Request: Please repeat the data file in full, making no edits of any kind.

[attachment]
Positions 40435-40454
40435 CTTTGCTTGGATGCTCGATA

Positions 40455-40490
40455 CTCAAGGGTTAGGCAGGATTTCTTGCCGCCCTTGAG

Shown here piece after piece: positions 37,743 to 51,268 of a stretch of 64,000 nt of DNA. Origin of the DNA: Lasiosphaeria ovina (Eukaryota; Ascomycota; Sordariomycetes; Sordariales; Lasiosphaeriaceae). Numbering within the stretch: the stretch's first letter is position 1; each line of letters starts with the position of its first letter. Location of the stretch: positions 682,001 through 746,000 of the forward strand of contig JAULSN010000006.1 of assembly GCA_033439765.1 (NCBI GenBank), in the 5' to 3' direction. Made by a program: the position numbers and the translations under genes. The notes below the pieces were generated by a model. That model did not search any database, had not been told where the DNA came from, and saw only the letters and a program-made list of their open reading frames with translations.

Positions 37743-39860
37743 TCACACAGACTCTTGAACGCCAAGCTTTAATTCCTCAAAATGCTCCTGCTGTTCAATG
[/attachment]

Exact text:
Positions 40435-40454
40435 CTTTGCTTGGATGCTCGATA

Positions 40455-40490
40455 CTCAAGGGTTAGGCAGGATTTCTTGCCGCCCTTGAG

Shown here piece after piece: positions 37,743 to 51,268 of a stretch of 64,000 nt of DNA. Origin of the DNA: Lasiosphaeria ovina (Eukaryota; Ascomycota; Sordariomycetes; Sordariales; Lasiosphaeriaceae). Numbering within the stretch: the stretch's first letter is position 1; each line of letters starts with the position of its first letter. Location of the stretch: positions 682,001 through 746,000 of the forward strand of contig JAULSN010000006.1 of assembly GCA_033439765.1 (NCBI GenBank), in the 5' to 3' direction. Made by a program: the position numbers and the translations under genes. The notes below the pieces were generated by a model. That model did not search any database, had not been told where the DNA came from, and saw only the letters and a program-made list of their open reading frames with translations.

Positions 37743-39860
37743 TCACACAGACTCTTGAACGCCAAGCTTTAATTCCTCAAAATGCTCCTGCTGTTCAATG